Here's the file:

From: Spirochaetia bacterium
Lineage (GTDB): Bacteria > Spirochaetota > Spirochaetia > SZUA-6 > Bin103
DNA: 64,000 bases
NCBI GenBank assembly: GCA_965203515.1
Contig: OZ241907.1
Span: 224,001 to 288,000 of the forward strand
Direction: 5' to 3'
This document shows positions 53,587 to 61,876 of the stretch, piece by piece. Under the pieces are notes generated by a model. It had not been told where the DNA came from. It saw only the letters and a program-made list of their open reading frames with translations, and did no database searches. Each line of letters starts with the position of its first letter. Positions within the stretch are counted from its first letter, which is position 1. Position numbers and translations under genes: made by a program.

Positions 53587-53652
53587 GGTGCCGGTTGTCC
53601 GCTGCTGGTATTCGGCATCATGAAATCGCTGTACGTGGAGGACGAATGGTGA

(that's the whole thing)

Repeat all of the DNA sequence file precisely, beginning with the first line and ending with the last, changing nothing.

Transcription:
From: Spirochaetia bacterium
Lineage (GTDB): Bacteria > Spirochaetota > Spirochaetia > SZUA-6 > Bin103
DNA: 64,000 bases
NCBI GenBank assembly: GCA_965203515.1
Contig: OZ241907.1
Span: 224,001 to 288,000 of the forward strand
Direction: 5' to 3'
This document shows positions 53,587 to 61,876 of the stretch, piece by piece. Under the pieces are notes generated by a model. It had not been told where the DNA came from. It saw only the letters and a program-made list of their open reading frames with translations, and did no database searches. Each line of letters starts with the position of its first letter. Positions within the stretch are counted from its first letter, which is position 1. Position numbers and translations under genes: made by a program.

Positions 53587-53652
53587 GGTGCCGGTTGTCC
53601 GCTGCTGGTATTCGGCATCATGAAATCGCTGTACGTGGAGGACGAATGGTGA